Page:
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March 28, 2019 10:33 am

New Study Claims That the UK Labour Party Is Institutionally Antisemitic

avatar by Manfred Gerstenfeld

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British Labour Party leader Jeremy Corbyn delivers the keynote speech at a Labour conference in Liverpool, Britain, Sept. 26, 2016. Photo: Reuters / Phil Noble.

British scholar Alan Johnson has published a 135-page report that concludes that the UK Labour Party is institutionally antisemitic. Its title indicates this: Institutionally Antisemitic: Contemporary Left Antisemitism and the Crisis in the British Labour Party.

Johnson himself is a member of Labour. He explains that three types of antisemitism are present in the party. The first is the “socialism of fools.” This means seeing capitalism, globalization, or banks as in some way “Jewish.” He writes: “When you hear talk of ‘Rothschild capitalism’ you know you are listening to the socialism of fools.”

Johnson adds: “The second [type of antisemitism] is ‘classical racial antisemitism,’ sometimes but not always informed these days by Islamist ideas about Jews.” The third variety he mentions is “antisemitism dressed up as ‘anti-Zionism.’”

Johnson’s main arguments about why antisemitism is institutional are damning for the party because of the many examples he gives to back up his claims. These include that the Labour Party is failing to safeguard its Jewish members. It also fails to understand and empathize with the Jewish experience. It does not effectively deal with antisemitism, but rather makes overly tolerant decisions in regard to individual cases. Furthermore, the party fails to educate members about antisemitism. Beyond that, Johnson states that Labour has failed to end the party’s culture of antisemitism denial and victim blaming.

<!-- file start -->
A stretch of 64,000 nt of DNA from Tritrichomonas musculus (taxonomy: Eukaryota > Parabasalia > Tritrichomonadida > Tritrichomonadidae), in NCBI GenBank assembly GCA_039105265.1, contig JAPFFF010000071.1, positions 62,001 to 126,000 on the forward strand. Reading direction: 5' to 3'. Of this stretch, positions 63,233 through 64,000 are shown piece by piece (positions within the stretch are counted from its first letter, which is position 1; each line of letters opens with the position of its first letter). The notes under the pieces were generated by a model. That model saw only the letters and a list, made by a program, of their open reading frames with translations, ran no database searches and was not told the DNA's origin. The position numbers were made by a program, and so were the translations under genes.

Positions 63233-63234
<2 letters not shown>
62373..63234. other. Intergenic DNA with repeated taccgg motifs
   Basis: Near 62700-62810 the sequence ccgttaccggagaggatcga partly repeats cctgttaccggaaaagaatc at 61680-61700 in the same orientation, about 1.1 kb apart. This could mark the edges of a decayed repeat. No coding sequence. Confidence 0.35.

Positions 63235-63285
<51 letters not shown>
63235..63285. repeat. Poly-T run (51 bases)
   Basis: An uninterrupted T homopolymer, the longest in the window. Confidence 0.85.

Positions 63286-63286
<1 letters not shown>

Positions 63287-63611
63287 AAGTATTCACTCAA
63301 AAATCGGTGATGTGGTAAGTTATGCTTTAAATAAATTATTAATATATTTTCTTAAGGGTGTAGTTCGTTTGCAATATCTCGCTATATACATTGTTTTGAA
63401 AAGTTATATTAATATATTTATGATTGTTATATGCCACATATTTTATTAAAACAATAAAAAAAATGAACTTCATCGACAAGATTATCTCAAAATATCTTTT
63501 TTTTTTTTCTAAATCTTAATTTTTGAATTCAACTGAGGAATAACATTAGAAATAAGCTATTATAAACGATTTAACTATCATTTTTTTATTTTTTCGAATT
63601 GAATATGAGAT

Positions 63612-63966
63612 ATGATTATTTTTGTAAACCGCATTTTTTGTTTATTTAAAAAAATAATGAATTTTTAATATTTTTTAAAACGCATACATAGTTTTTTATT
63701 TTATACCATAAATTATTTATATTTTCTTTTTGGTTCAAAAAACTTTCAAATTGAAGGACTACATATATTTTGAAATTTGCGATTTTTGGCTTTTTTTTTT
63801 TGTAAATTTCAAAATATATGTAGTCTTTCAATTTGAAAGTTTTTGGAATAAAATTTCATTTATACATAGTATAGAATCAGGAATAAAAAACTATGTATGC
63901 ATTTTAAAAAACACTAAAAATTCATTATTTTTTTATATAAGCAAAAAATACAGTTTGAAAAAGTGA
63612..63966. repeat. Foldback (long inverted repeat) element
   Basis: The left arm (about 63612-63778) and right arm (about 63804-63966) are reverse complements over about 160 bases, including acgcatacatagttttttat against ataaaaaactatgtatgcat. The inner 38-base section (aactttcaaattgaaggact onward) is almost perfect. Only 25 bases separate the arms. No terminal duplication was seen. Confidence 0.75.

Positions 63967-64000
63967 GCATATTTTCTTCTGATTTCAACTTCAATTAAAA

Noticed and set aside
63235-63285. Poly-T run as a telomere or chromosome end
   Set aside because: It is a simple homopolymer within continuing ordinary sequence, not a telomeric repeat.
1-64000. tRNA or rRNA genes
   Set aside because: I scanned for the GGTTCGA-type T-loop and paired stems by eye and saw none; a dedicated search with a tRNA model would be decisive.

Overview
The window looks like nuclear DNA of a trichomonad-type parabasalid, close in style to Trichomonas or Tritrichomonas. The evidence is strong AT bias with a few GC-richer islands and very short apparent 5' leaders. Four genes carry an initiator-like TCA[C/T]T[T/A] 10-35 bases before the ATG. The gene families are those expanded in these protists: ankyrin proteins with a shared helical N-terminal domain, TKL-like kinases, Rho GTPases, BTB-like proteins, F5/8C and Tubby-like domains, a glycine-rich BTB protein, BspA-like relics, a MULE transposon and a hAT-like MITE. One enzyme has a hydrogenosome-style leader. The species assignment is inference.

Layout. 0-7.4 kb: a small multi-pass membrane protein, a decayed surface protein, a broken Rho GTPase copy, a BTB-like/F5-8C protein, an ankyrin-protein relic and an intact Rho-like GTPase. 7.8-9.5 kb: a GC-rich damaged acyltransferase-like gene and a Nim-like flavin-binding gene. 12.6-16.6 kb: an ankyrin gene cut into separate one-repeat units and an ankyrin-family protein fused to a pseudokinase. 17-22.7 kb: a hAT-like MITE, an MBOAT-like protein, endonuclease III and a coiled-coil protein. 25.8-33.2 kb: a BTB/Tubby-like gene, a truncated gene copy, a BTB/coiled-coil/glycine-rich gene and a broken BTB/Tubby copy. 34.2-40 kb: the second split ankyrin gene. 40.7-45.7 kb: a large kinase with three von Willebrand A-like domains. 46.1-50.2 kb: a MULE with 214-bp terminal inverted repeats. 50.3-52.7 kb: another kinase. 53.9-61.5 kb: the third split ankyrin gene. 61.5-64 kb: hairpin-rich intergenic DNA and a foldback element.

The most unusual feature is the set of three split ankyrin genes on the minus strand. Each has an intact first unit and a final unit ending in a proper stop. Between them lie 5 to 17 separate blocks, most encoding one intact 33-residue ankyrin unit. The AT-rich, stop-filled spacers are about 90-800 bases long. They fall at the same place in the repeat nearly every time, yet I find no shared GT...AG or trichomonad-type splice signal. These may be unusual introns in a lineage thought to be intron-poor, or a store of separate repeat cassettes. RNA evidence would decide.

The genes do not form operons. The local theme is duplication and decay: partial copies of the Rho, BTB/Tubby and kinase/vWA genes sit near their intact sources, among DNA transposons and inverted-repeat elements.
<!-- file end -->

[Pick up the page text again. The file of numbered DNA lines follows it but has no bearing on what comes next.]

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Johnson is not alone in his claims. The Jewish Labour Movement (JLM) is part of Labour. For similar reasons, it has referred the party to Britain’s Equalities and Human Rights Commission (EHRC). The EHRC initially gave Labour two weeks to provide a satisfactory response. On March 25, this was extended for another week.

The EHRC had already said that it believes Labour may have “unlawfully discriminated against people because of their ethnicity and religious beliefs.” If the EHRC decides to launch a formal human rights investigation against Labour, it could force the party to disclose details of its handling of antisemitism cases. This may include revealing internal communications such as emails and texts.

The Labour Party has 500,000 members. That is the size of a mid-sized town. When the party receives complaints about antisemitism, one can reasonably assume that these mainly concern elected officials or activists. Many dues-paying antisemites are not easily identifiable as Labour members.

Several Labour MPs have said that they believe the party’s General Secretary, Jennie Formby, was intervening to protect members accused of antisemitism from punishment. She was forced by MPs to provide details about antisemitism complaints and actions against them. The numbers that were released would have been shocking for a mid-sized town. Formby revealed that the party received 673 complaints in 10 months about acts of antisemitism by its members. This covered the period from approximately April 2018 to January 2019. She said that 96 members were immediately suspended from the party, yet only 12 were expelled.

What makes Labor unique among Europe’s leftist parties is that so much of its antisemitism targets Jews, not only Israel. It is not difficult to find acts of anti-Israelism by leading figures in a variety of other European socialist or social democratic parties. For example, when Sigmar Gabriel was leader of the German SPD Party and the country’s foreign minister, he accused Israel of apartheid. It took him months to apologize.

The Norwegian Labour Party leader and former foreign minister Jonas Gahr Stoere called Israel an “apartheid state” after the Nation-State Law was passed in the Israeli Knesset. He also wrote a back-cover comment praising a book by two Norwegian Hamas supporters. Yet in none of the other socialist parties do we find significant antisemitism targeting local Jews.

There are also more far-reaching questions that should be asked: One is that in quite a few of the European populist parties, there is far less antisemitism than in Labour. So why would Jews and Israel boycott these parties but not Labour?

Dr. Manfred Gerstenfeld is the emeritus chairman of the Jerusalem Center for Public Affairs think tank.

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